So you are a college student looking for a summer job. Well look at you, you’re finally swimming with all the other tuna, finally joined the poor-college-student trope that has consumed our lives for decades. From eating ramen noodles for dinner three days straight, to smuggling fruit under our hoodies out of the dining hall so we have snacks, to forgetting what Indian food tastes like because it’s been a whole semester since we have been awarded the luxury of creamy saag paneer, the poor-college-student-struggle has never ceased to amaze me.
Now you’ve come here to change your fate. To go from hotdogs-every-night to sushi-sometimes, you must put in grueling hours of work into jobs that require you to have absolutely zero experience, you can find ‘em in a couple fabulous locations. A lot of them pay minimum wage, a lucky and connecting few of us will climb to making $10 an hour, the rest of us will imagine the glory and save up for next year’s textbooks. So, without further ado, below is list of potential jobs you can be hired for as a college student with no previous work experience.
Work at a country club: Most of us don’t have memberships to these dolled up lands of high end food, “free” child care, and lawns that get mowed daily even when they already look perfect. Regardless, a lot of these country clubs thrive of low paid labor. Instead of hiring top waiters and event organizers, they have a few highly paid professional managers with a herd of college students that are good at listening and following directions. Sometimes who you know can give you a push into the system, so if you can pull some strings to get the job, that’d be an extra plus. Jobs vary greatly from working at the sports lounges to serving food in the restaurant. While job security isn’t one of their best attributes (basically they fire the weak and lazy because there’s a line waiting to get in), they’ll offer you a higher than average salary ($9-$10 an hour usually).
Get an internship: Paid and Unpaid internships are getting more and more popular among competitive companies who are looking to recruit semi-qualified students early in the game. Unpaid internships can usually get funding through your school (this might require more work on your end, maybe even an application *gasp*). These jobs sometimes require prerequisite classes or a major that matches the goals of the company, but if you can fit their mold you can receive a stipend or hourly wage that’s much higher than the minimum and experience to land a future career. Sometimes your school can get you connected with these internships, but otherwise a good couple of Google searches and snooping around on the internet with offer plenty of internship opportunities in your area and across the country.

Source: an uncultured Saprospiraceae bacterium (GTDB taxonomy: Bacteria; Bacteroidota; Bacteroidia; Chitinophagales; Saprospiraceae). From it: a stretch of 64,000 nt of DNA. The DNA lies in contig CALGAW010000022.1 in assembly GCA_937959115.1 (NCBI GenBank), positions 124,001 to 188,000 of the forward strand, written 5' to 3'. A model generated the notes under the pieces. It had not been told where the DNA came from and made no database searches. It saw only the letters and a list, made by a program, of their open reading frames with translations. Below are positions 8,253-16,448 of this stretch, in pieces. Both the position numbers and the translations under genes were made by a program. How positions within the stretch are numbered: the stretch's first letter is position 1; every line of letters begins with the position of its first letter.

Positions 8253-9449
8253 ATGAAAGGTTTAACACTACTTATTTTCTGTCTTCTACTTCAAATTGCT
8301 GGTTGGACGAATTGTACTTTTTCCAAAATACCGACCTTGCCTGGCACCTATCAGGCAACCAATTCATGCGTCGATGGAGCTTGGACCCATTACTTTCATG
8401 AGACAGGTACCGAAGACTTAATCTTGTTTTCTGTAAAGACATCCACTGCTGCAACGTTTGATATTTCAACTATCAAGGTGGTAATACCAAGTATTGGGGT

Work as a bartender: Although semi-unconventional, I promise that the general trend is that drunk people tip well. They’re willing to throw money at beverages that make their heads spin and at the people who make that possible. Different states have different licensing requirements, but generally you’ll need to take an alcohol safety course and maybe attend a bartending school to learn how to serve drinks (safely) in style. Plus, bars are everywhere, even if there aren’t large metropolitan areas near you, I’m sure there is a bar.
Work where you don’t shop: If you’re looking to save money for the future, do not work where you shop. The discount is too enticing, and you’ll never save as much money as you had either hoped or counted for. Work at the grocery store (it’s hard to get a job at Trader Joes but if you can do it they pay their employees amazingly), CVS pharmacy or Walgreens, or a bowling alley; work somewhere you aren’t going to take advantage of your discount unless it's 100% or something you would buy without the discount. Most retail, and food service jobs require little previous work experience. It won’t exactly be the most engaging but, hey, if you’re looking for work that requires less brain power (like I am for a minimum wage, summer job) this might be your path.
Work as a tutor: So maybe you don’t have any work experience, so maybe you can’t get hired by the local bakery, you have taken classes haven’t you?? And if you’re in college you have obviously been in school for years. Take that previous experience and make it translate into an income. If you can’t build the connections yourself (say, with a neighborhood kid who’s trying to get ahead in math), post a free profile to find potential students in the area who are looking for someone who can teach what they are trying to learn, or work with a professional classroom setting type of company like Kumon.
It can not only be challenging but also extremely frustrating to find an engaging job that pays decently when you don’t have any previous work experience. The good news is that there are plenty of jobs that can meet your requirements—keep applying and keep connecting, send in a resume and an application and then follow up with the manager to ask if they need more information or references. You know you have the skills to do the job, now all you have to do is prove it.
Photo Credit: Kamal Hamid